I stop by the physical bookstore maybe once a month. I admit, I have a certain fondness for paper (despite my affinity for computers and video games) and there's nothing quite like adding to the stacks of books on my shelves. I wish they were better organized, but that's a different issue.
This was my first time at the bookstore since reading Kristine Kathryn Rusch's observations about bookstores. My local bookstore of choice is part of the Borders chain, which unfortunately is working through a bankruptcy at the moment. It's not in danger of being immediately shut down, but I'm concerned that a couple years from now it won't be there. There isn't a single indie bookstore that sells new books in the entire city, so when this Borders goes, I'm likely to have to do all my shopping online.
I first started shopping at this Borders as a senior in high school, which was about the same time that the B. Dalton's and Waldenbooks started to disappear from malls. At the age I was though, I didn't think much of it. As long as I could get the books I wanted, which was usually fairly often, I didn't have a problem with where I shopped.
After reading Kris's article though, and planning my most recent trip to Borders, I realized that I had a rather bizarre habit.
I dislike driving to the bookstore and not finding what I want, so I've developed a habit of checking online whether or not a potential half dozen books I'd be interested in were inventory. That way I know whether or not the trip would be a waste. I do like browsing the shelves to see if I find anything interesting just by happenstance, but I don't like leaving empty-handed.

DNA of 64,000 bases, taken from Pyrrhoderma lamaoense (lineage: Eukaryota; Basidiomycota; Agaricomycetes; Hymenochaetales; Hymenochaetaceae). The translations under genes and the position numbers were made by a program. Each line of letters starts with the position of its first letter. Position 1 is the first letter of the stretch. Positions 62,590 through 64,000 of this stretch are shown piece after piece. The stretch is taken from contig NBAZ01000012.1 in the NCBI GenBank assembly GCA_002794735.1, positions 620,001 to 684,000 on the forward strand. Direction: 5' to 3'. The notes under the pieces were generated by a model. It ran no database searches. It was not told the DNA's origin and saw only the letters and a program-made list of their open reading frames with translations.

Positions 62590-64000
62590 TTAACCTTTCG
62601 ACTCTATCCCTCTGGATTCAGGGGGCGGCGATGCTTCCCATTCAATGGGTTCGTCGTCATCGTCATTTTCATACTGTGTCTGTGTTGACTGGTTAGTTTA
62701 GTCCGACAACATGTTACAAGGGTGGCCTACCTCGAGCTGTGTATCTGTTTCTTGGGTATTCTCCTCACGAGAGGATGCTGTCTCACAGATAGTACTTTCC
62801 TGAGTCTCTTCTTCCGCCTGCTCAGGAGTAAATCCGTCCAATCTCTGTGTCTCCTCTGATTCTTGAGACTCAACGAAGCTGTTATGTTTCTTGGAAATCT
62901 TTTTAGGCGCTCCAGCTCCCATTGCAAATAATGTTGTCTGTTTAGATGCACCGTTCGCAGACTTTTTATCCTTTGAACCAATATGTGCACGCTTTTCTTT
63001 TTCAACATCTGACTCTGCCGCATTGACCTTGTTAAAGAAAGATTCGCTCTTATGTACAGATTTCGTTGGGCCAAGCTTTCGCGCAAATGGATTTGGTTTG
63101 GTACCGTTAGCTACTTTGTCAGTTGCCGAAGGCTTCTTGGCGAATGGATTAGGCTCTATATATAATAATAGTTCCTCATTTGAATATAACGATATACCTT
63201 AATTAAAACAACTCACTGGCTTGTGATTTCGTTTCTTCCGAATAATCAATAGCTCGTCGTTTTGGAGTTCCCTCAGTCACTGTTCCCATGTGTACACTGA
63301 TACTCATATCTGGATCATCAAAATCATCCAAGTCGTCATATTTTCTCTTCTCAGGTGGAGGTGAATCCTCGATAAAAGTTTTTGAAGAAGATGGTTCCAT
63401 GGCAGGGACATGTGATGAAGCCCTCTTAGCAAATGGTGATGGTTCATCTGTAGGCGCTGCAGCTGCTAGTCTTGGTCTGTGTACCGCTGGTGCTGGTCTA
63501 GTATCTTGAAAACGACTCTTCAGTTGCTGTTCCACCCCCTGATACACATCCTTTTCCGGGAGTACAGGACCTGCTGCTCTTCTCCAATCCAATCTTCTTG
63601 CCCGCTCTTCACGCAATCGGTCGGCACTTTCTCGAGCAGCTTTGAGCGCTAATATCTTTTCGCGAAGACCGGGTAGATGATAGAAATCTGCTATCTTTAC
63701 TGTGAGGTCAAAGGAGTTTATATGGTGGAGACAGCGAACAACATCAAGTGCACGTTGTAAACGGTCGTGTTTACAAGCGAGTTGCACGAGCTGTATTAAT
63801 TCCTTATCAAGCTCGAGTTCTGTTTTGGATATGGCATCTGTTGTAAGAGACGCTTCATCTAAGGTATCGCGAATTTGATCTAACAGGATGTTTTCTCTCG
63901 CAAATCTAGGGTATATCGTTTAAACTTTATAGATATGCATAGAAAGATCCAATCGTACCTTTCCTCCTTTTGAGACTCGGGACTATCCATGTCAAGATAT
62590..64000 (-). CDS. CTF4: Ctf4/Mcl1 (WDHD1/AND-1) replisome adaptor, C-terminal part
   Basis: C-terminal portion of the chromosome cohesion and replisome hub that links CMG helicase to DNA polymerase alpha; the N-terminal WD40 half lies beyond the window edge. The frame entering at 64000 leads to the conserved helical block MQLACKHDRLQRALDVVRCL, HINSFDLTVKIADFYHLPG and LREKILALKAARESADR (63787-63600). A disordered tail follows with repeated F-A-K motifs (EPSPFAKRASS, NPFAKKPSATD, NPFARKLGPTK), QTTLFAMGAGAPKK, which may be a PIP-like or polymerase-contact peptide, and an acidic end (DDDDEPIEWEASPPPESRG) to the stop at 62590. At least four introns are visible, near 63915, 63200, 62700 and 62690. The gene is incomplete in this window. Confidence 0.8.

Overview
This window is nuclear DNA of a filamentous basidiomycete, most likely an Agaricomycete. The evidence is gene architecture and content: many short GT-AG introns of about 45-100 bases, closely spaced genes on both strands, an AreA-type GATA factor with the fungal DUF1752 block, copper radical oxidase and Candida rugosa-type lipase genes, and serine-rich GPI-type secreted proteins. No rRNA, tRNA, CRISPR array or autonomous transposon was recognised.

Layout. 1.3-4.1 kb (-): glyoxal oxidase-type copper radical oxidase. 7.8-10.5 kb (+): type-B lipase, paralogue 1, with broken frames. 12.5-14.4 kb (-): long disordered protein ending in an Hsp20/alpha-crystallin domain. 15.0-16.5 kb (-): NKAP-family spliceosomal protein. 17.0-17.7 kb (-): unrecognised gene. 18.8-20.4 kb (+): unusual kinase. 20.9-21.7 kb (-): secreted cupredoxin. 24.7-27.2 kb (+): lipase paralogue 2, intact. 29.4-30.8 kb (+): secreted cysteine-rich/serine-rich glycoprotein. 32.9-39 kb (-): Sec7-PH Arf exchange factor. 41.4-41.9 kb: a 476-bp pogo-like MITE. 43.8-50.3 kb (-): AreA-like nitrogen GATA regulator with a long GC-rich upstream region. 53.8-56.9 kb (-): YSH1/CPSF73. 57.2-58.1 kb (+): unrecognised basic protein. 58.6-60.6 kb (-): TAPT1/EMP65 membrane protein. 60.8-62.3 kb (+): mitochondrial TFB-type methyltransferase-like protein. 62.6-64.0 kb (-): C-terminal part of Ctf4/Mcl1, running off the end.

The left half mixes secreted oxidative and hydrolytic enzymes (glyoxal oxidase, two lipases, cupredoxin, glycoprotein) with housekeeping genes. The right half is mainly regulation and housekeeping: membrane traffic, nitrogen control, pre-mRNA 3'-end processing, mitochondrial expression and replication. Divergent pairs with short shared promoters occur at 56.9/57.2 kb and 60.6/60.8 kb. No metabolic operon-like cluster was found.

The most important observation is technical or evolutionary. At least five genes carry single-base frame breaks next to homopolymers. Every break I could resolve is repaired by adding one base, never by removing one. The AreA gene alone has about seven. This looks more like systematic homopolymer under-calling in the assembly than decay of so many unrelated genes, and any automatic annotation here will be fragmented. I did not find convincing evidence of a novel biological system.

I've actually starting picking up manga as stop-gaps if the novels I want aren't available, because a popular manga series will generally have various volumes in stock, and if one volume of a series I'm reading is missing I can probably find the next volume I need of a different one. (Sadly, I'm now facing a different problem where I'm getting far enough in various series that it's less likely the volume I want is in the store.)
I didn't used to do this. I remember in high school I could go to a bookstore and find nearly all the books from Anne McCaffrey's Dragonriders of Pern series in stock. These days she occupies half the shelf she used to and there isn't nearly as much of the older Pern material (mostly the newer stuff with her son Todd). I imagine other authors' shelf spaces have shrunk as well. If it's not relatively new, it's not on the shelf.
I've been wanting to start reading Naomi Novik's Teremaire series, but had some trouble finding the first book in stock. How a bookseller expects to market book six without book one available I don't know, but His Majesty's Dragon had been on my "I hope to find it in stock one of these days" lists for a while.
Finally, I found it... as part of a boxed set containing the first three books. It was a score as far as I was concerned (I'd read a sample of the book already so I had a reasonable sense that I could gamble on three books and enjoy them all), but still a little annoying that the book just hadn't been there, on its own, months ago. I would have bought it months ago as well if it'd been there.
I can't really pinpoint why a bookstore's selection seems so much worse than in previous years. Borders does have a section of the store devoted to Kobo, but the science fiction and fantasy rows don't feel that much smaller. Though, I admit the tie-in portion is a lot bigger than before.
That makes me wonder, just as a wild idea, if perhaps the future of printed books will be in franchises.